Pasadena’s recently elected mayor, Terry Tornek, insists that despite operations like McDuffie’s the ban on medical marijuana dispensaries hasn’t changed since 2005. But he also admits that he hasn’t been tracking businesses such as Landmark Research Collective and Golden State. “The truth is this isn’t an issue that I’ve been paying a lot of attention to and I’m a little bit surprised,” he says, unaware that cannabis collectives in Pasadena are currently selling marijuana to patients. Tornek adds, “The bigger question, ultimately, is these guys can plan for all the things that they like to do, but, as far as I know, they are not legal and they are not about to become legal and there is litigation pending. So we will see what the outcome of that is.”
According to Tornek, it’s not the city but the voters who will decide medical marijuana’s place in Pasadena in the near future. He says when that happens, zoning, locations and the number of dispensaries will all be carefully considered.
Next door to McDuffie’s business is the Pasadena Chamber of Commerce’s headquarters. It’s a one-story building with emerald green awnings, which houses a modest collection of offices. Left of the Chamber of Commerce are two marijuana collectives and to the right is the hip new comfort food joint Braise & Crumble. Here is where President and CEO of the Pasadena Chamber of Commerce Paul Little, who was a member of city council from 1995 to 2007, works.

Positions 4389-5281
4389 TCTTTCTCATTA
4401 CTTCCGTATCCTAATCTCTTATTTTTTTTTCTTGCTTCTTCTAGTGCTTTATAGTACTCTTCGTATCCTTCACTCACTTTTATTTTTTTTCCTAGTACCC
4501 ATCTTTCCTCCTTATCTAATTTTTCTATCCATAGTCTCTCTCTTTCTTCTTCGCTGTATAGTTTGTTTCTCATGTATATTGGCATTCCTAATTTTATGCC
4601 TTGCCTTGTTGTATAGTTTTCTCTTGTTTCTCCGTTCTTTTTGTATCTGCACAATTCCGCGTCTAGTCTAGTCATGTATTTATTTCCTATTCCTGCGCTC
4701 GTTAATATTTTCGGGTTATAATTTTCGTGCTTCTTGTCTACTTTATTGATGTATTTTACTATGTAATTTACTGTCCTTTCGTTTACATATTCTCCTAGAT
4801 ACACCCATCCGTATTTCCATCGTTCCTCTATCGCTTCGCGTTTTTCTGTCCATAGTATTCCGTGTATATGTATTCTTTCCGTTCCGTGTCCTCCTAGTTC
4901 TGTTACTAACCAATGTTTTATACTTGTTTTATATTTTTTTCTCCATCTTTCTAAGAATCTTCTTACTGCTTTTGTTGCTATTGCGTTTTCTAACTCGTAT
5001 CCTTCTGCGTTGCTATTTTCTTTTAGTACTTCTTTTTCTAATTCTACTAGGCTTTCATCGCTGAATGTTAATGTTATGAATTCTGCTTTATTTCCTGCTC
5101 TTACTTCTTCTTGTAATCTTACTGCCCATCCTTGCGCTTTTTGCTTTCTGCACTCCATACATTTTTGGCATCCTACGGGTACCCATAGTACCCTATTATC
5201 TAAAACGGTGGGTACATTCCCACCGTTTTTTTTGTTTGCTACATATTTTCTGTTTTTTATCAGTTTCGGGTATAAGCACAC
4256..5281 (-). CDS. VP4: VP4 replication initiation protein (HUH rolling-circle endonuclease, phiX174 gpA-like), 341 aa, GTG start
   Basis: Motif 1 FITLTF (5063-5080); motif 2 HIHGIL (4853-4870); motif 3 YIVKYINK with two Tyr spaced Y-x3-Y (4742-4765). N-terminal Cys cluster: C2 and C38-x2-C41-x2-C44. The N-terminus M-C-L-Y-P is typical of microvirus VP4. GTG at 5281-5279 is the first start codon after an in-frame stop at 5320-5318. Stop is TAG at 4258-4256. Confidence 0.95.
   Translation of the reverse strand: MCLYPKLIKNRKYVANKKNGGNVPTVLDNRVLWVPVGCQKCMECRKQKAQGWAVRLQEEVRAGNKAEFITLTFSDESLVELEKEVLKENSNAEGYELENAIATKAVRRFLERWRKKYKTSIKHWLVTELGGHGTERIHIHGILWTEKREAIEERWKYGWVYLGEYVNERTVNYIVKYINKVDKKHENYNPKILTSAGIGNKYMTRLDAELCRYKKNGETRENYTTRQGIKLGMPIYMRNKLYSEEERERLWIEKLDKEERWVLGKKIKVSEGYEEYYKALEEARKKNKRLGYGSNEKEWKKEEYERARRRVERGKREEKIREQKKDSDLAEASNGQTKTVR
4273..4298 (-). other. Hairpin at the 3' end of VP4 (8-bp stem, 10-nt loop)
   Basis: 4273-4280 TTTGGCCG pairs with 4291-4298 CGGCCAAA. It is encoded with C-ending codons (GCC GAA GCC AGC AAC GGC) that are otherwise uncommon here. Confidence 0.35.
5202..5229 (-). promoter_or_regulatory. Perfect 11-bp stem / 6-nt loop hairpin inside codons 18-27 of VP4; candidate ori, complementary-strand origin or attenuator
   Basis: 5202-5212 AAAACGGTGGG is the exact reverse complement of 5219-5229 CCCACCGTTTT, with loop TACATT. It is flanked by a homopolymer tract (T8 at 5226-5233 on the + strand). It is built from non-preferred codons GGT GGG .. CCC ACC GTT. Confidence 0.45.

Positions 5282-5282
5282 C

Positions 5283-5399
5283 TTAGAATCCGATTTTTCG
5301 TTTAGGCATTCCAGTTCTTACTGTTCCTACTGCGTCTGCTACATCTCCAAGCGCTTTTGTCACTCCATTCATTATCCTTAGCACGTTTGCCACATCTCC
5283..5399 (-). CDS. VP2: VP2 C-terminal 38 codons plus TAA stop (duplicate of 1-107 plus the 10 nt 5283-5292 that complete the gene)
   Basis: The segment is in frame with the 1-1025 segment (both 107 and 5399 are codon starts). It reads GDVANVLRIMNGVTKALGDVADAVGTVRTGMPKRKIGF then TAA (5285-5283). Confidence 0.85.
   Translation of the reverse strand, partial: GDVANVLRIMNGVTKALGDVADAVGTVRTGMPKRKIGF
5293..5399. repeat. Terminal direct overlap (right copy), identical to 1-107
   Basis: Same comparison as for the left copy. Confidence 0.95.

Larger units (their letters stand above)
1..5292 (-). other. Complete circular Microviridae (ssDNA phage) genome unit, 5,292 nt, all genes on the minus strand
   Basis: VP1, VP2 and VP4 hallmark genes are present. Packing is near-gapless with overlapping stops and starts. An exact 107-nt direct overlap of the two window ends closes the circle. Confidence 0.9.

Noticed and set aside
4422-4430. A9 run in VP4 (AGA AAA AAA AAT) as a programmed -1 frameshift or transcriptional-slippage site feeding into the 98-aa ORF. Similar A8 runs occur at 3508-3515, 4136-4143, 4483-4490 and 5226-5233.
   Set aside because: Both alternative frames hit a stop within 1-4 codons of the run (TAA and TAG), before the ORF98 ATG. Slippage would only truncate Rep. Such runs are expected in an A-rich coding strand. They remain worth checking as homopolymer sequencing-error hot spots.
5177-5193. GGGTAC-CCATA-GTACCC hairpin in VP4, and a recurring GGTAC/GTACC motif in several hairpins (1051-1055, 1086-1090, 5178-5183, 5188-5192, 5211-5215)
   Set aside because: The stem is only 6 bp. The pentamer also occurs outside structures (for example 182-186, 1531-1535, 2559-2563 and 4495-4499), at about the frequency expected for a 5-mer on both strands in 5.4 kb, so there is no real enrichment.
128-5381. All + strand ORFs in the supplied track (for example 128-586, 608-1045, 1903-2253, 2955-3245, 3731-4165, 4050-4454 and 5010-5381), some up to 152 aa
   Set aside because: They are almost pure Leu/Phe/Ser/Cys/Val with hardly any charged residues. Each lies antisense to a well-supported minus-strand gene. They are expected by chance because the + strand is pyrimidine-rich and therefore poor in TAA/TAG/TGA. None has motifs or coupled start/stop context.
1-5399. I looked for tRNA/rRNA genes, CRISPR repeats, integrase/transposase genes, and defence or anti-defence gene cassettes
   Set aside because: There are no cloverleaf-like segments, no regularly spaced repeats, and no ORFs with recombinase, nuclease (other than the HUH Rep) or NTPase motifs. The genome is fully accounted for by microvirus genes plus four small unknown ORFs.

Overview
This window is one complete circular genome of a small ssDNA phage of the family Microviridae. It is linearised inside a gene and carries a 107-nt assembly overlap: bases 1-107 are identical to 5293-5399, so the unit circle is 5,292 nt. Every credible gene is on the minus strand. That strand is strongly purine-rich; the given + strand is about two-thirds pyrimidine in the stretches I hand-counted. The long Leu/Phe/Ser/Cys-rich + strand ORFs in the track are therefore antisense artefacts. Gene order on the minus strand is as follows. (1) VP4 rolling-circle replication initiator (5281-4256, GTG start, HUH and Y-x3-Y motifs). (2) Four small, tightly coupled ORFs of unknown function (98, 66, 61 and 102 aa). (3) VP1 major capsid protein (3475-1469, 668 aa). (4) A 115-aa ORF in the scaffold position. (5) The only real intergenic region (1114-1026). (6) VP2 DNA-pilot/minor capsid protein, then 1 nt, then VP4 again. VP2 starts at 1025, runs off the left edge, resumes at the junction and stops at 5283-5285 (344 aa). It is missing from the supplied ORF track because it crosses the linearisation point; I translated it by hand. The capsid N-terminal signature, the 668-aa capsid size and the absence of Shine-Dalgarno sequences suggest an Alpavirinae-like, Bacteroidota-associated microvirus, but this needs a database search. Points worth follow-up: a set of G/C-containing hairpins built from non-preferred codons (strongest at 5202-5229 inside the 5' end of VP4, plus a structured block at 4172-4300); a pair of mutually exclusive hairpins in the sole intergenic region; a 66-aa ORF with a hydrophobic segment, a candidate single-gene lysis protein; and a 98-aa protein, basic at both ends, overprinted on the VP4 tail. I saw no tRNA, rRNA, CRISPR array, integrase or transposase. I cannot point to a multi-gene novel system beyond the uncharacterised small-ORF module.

During Little’s three terms at city council he put forth the city ordinance banning medical marijuana dispensaries. Now, however, he seems to have shifted his attitude. “Next to us are a couple of collectives,” Little explains, describing Landmark Research Collective and Golden State. “They are good neighbors and good business people and law enforcement are aware of them.” He adds, “I don’t see a negative impact in the neighborhood other than that parking can get hectic because they are doing good business over there.”
Little, who has been working for the Pasadena Chamber of Commerce for seven years, is friendly and approachable with silver spectacles that frame blazing blue eyes. He says he was never against medical marijuana per se but when the 2005 ban on medical marijuana dispensaries passed he remembers being concerned by the clarity of the new laws. “The feds at the time were threatening to withhold law enforcement and all sorts of funds if cities allowed it,” Little recalls. “Because the medical marijuana law had just passed in California no one had any idea of what was going on.” He notes that if the local, federal and state governments could all agree on set legal guidelines everyone involved would benefit, including the medical marijuana industry.
Amanda Reiman is the Manager of Marijuana Law and Policy at the Drug Policy Alliance where she works directly on marijuana reform in regards to litigation, legislative and initiative drafting, and other matters, she calls California’s marijuana status quasi-legal because the plant has been available for patients for almost 20 years.